This month’s issue of AFJ concentrates on the “war in words”; that is, how Operation Iraqi Freedom has begun to be recorded by history, or at least history as it appears to the best military correspondents of our time. From his desk at The Washington Post — and before that, at The Wall Street Journal — Tom Ricks has been foremost in re-establishing the traditional role of the military correspondent. There is a significant distinction to be made between “defense reporter” — someone whose beat is the Pentagon bureaucracy — and “war reporter” — someone who follows combat — and what Tom does. A mature military correspondent can tie it all together: the Pentagon personalities and the view from the field, all within a broader framework. In these days of brief, bright “news nuggets,” Ricks is a rare and endangered species. His new book, “Fiasco,” which we have excerpted, is a tour de force of reporting and analysis, propelled by a passion that comes from empathy for soldiers, bred from long familiarity.
Ricks’ main competition for supremacy comes from The New York Times’ Michael Gordon, now less active as a daily journalist but still deeply knowledgeable about military affairs. Alan Gropman — himself a deeply experienced student of the military and a professor at the National Defense University — gives an extended review of both Gordon’s (and his longtime co-author, retired Marine Lt. Gen. Bernard Trainor’s) recent book “Cobra II,” as well as “The Assassin’s Gate” by George Packer. From an entirely different perspective, our Blogs of War columnist Chris Griffin gives a guide to a collection of milbloggers’ books: These are as much a “first take on history” as more traditional narratives, and at the same time more personal views, as were, for example, the works of Robert Graves or Siegfried Sassoon and the “trenchline poets” of World War I. And 1st Lt. Micah Andrew Niebauer takes a close look at a former Marine’s view of the war — at home and abroad — in his review of “One Bullet Away” by Nathaniel Fick.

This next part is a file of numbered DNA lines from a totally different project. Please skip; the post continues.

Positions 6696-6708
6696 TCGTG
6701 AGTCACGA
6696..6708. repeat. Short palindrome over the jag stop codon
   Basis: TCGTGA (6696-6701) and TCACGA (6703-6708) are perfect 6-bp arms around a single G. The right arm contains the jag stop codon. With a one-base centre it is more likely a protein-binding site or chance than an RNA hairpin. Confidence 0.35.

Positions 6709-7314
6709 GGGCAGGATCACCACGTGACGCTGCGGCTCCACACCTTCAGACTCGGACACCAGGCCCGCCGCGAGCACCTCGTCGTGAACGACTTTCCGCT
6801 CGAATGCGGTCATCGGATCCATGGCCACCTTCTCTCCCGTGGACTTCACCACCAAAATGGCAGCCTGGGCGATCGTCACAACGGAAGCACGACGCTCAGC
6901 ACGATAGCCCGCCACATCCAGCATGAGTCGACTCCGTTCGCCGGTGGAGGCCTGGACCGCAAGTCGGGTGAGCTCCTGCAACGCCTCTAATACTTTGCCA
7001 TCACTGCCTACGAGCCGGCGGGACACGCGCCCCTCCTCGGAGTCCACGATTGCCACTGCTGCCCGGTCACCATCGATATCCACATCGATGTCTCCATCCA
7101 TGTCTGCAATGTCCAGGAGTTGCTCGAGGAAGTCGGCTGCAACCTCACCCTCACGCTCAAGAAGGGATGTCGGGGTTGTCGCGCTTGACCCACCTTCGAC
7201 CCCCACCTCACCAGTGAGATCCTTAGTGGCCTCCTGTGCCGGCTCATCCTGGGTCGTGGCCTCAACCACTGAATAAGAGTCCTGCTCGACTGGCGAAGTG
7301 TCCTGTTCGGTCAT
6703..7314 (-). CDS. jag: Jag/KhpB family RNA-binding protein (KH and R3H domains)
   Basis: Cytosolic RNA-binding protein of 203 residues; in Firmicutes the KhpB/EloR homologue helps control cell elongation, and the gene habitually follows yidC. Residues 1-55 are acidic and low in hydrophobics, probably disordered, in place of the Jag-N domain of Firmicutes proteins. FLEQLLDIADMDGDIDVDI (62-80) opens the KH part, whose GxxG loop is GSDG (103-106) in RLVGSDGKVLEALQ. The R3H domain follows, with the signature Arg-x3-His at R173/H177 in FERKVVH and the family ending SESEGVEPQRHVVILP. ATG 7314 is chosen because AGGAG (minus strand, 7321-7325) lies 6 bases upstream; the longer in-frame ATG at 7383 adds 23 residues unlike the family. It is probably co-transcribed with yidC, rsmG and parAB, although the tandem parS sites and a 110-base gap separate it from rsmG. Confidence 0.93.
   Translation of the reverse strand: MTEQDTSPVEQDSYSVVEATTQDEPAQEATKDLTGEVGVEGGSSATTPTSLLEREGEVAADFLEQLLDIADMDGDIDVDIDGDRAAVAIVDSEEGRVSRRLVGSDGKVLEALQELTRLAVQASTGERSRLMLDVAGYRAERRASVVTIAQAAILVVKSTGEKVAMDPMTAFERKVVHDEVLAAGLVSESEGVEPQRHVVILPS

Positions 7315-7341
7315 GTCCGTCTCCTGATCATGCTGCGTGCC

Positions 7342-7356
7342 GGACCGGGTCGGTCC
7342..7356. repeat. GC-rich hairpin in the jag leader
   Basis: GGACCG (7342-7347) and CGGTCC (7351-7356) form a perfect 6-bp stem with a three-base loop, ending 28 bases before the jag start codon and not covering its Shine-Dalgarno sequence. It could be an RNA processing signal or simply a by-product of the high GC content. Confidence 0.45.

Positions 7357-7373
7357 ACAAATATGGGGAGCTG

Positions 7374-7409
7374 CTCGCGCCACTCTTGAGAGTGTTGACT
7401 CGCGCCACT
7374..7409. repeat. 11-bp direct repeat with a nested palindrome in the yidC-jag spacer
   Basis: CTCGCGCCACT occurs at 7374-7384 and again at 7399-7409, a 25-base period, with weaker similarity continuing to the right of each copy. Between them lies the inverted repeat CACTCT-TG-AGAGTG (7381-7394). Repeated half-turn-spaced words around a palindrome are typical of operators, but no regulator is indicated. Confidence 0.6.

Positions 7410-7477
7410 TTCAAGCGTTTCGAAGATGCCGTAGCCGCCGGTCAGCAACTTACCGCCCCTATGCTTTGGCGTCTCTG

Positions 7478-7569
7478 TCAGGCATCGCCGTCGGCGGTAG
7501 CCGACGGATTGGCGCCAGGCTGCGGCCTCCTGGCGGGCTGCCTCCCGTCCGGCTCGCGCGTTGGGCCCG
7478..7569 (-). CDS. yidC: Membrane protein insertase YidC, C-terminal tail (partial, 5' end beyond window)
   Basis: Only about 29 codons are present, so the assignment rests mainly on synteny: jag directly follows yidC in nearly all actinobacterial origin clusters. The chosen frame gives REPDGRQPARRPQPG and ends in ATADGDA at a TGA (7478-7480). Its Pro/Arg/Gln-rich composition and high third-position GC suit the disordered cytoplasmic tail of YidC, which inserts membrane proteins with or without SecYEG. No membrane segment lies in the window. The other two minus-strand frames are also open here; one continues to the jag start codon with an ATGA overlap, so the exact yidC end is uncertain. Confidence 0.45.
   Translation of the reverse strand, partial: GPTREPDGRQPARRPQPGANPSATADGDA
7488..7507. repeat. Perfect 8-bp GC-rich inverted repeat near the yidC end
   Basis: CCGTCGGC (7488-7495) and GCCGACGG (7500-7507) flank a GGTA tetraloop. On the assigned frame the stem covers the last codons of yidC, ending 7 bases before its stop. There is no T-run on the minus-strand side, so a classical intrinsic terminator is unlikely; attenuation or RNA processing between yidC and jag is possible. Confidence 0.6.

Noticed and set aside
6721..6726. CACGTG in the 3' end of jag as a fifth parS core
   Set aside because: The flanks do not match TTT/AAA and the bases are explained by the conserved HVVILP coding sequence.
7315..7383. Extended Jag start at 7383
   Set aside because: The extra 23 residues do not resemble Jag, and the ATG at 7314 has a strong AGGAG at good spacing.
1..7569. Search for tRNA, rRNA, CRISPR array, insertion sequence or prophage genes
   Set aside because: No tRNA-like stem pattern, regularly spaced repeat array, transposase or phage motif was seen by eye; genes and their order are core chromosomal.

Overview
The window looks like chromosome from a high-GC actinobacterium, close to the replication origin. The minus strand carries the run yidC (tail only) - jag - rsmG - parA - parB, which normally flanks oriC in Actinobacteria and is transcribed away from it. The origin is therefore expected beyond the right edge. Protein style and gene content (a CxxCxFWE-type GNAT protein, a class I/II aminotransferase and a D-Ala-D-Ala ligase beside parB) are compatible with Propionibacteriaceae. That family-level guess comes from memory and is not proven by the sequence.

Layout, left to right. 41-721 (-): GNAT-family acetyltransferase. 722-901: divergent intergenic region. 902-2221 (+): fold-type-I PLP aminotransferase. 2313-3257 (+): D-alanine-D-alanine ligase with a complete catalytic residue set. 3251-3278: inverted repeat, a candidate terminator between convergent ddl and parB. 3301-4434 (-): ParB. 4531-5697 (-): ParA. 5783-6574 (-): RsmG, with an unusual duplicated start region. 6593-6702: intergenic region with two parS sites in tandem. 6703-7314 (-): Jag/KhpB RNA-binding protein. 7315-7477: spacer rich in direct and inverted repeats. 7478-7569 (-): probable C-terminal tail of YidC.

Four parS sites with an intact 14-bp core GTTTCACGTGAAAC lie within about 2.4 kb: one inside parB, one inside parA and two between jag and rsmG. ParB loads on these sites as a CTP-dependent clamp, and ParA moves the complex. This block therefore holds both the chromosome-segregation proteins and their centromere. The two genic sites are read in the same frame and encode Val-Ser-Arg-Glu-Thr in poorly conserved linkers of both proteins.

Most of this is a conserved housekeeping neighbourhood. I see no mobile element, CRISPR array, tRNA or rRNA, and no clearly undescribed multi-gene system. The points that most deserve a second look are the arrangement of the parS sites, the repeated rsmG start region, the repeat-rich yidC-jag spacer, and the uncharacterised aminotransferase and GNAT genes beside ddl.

Yet another view of the war comes from Army Lt. Col. John Nagl, an assistant to the deputy secretary of defense who has served in Iraq but is perhaps best known as the author of “Learning to Eat Soup with a Knife: Counterinsurgency Lessons from Malaya and Vietnam,” a cult classic for soldiers deploying to Iraq and Afghanistan. Nagl suggests “a better war” — that is, an improved approach to war — for Iraq as a way to “make up for lost time.”
Two AFJ regulars round out the issue. Frank Hoffman asks the naval question: “What would Julian do?” “Julian” in this case refers to Sir Julian Corbett, Great Britain’s greatest advocate for a naval strategy and a fleet that can control sea lines of communication, quite a different approach from the tradition of the U.S. Navy and Alfred Thayer Mahan. And finally, Ralph Peters peers into the heart of Africa, searching for strategic light in a continent plagued by strife, poverty, and poor governance, but increasingly important to the U.S.